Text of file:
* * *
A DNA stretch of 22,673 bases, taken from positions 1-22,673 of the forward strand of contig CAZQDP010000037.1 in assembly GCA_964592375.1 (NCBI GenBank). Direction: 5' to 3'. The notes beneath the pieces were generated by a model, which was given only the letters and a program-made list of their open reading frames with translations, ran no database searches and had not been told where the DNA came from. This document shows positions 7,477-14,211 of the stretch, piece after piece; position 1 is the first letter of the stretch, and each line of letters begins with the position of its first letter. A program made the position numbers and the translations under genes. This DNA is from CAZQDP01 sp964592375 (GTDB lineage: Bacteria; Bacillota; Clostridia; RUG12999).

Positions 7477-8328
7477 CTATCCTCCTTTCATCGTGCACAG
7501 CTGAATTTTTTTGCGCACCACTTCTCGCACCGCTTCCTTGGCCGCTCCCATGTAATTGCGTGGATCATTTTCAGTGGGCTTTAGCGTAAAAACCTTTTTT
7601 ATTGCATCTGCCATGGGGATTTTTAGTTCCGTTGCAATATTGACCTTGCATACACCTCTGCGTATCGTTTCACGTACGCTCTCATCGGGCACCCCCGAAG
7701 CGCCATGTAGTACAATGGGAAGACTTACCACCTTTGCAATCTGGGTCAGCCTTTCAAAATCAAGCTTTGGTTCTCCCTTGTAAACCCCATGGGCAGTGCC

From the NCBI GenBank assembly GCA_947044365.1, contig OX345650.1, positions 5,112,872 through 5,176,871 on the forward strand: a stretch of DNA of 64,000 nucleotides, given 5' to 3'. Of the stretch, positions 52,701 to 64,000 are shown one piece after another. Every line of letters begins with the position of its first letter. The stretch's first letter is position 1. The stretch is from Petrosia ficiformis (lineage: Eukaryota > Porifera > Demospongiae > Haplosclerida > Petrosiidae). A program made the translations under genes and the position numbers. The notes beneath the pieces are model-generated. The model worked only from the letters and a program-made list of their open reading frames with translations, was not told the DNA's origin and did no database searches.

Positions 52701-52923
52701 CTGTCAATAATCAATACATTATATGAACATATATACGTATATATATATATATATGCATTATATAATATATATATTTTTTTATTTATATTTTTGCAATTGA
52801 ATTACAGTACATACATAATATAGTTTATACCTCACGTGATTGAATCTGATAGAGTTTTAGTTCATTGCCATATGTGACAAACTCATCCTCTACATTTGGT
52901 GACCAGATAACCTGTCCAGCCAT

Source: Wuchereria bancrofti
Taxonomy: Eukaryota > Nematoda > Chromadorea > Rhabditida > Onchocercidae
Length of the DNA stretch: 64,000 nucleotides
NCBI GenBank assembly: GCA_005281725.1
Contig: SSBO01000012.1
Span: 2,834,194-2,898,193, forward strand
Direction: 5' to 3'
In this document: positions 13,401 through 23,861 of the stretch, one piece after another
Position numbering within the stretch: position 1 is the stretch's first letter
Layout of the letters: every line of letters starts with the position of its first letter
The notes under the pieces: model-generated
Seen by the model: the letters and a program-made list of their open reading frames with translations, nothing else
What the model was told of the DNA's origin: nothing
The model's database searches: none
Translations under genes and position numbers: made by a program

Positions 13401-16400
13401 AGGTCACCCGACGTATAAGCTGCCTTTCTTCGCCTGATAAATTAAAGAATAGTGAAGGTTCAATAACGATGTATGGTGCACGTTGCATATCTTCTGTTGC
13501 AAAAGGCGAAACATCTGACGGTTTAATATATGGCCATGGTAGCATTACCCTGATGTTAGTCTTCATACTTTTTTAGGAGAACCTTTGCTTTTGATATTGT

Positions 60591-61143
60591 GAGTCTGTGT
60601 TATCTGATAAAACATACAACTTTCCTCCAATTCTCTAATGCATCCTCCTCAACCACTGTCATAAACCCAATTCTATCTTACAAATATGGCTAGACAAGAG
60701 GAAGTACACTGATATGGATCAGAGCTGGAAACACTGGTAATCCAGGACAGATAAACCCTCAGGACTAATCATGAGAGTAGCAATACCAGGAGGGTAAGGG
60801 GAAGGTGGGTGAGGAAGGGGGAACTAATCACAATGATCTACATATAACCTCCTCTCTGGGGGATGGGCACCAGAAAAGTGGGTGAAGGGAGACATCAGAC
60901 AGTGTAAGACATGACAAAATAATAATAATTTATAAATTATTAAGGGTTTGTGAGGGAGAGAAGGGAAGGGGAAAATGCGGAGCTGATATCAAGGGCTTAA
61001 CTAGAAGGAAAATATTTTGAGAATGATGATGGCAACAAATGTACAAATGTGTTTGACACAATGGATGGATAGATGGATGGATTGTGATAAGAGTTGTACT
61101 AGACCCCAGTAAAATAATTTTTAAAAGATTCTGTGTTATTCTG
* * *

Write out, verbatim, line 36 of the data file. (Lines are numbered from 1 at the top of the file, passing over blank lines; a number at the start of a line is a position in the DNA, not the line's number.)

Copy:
61001 CTAGAAGGAAAATATTTTGAGAATGATGATGGCAACAAATGTACAAATGTGTTTGACACAATGGATGGATAGATGGATGGATTGTGATAAGAGTTGTACT